I knew to expect the fight with Prototype in this issue, between the way the previous issue left off and the covers for this issue. Yup–two covers! I despise modern "variants" for their absolute ubiquitousness, over-hype and over-use. But in this case, for Prime #4, the "variant" is simply showing us a victorious Prototype standing over the beaten Prime…in contrast to the cover showing Prime standing victorious over a beaten Prototype. Both covers exist…so just looking at them…WHICH ONE is "real"? They’re both there…but can’t BOTH be "accurate," so you actually have to read the issue to find out! And they look so similar otherwise, it’s not like some completely different artist with a completely different style has done some completely unrelated, irrelevant generic image that has trade dress slapped on to be sold for a premium to someone already buying the issue.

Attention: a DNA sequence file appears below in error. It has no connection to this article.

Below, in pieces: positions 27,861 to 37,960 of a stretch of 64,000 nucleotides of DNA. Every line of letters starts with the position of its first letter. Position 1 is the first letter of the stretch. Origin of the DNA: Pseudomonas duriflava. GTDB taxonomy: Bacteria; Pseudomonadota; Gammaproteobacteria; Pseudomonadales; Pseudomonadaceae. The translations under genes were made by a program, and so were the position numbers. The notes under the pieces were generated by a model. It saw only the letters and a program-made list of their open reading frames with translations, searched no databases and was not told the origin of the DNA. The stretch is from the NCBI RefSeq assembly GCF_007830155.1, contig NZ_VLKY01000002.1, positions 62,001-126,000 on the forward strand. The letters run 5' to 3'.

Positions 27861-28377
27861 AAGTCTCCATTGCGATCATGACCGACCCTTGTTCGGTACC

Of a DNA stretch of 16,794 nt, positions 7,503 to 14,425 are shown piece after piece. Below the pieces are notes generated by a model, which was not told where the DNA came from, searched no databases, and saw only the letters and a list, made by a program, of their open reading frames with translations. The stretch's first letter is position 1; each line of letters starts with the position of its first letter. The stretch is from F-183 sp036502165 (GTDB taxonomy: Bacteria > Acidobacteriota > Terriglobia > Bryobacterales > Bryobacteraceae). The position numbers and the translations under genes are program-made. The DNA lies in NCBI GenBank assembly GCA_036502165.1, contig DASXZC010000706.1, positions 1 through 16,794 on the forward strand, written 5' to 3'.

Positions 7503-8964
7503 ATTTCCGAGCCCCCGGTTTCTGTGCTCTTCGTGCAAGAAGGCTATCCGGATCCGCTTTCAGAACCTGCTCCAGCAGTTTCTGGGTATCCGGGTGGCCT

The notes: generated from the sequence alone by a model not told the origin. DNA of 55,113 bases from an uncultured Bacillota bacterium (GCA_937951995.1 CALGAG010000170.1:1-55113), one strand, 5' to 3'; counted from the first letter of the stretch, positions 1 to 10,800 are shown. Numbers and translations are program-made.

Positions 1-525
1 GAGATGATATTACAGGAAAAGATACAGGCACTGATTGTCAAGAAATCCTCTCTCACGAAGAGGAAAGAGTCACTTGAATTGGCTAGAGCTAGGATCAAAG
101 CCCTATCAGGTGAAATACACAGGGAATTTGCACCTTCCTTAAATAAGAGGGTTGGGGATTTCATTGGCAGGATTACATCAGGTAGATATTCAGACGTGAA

prime_0004a   prime_0004b

And of course, a couple decades after initial release and easily being able to tell the covers apart and such, I don’t mind hunting the OCCASIONAL variant and seeing them as fun, where the modern counterpart is extremely annoying and off-putting. Retroactively, though, I am a bit annoyed, as I’d wound up with the Prototype-victorious cover initially, and it was years after the fact that I ever learned there were two covers.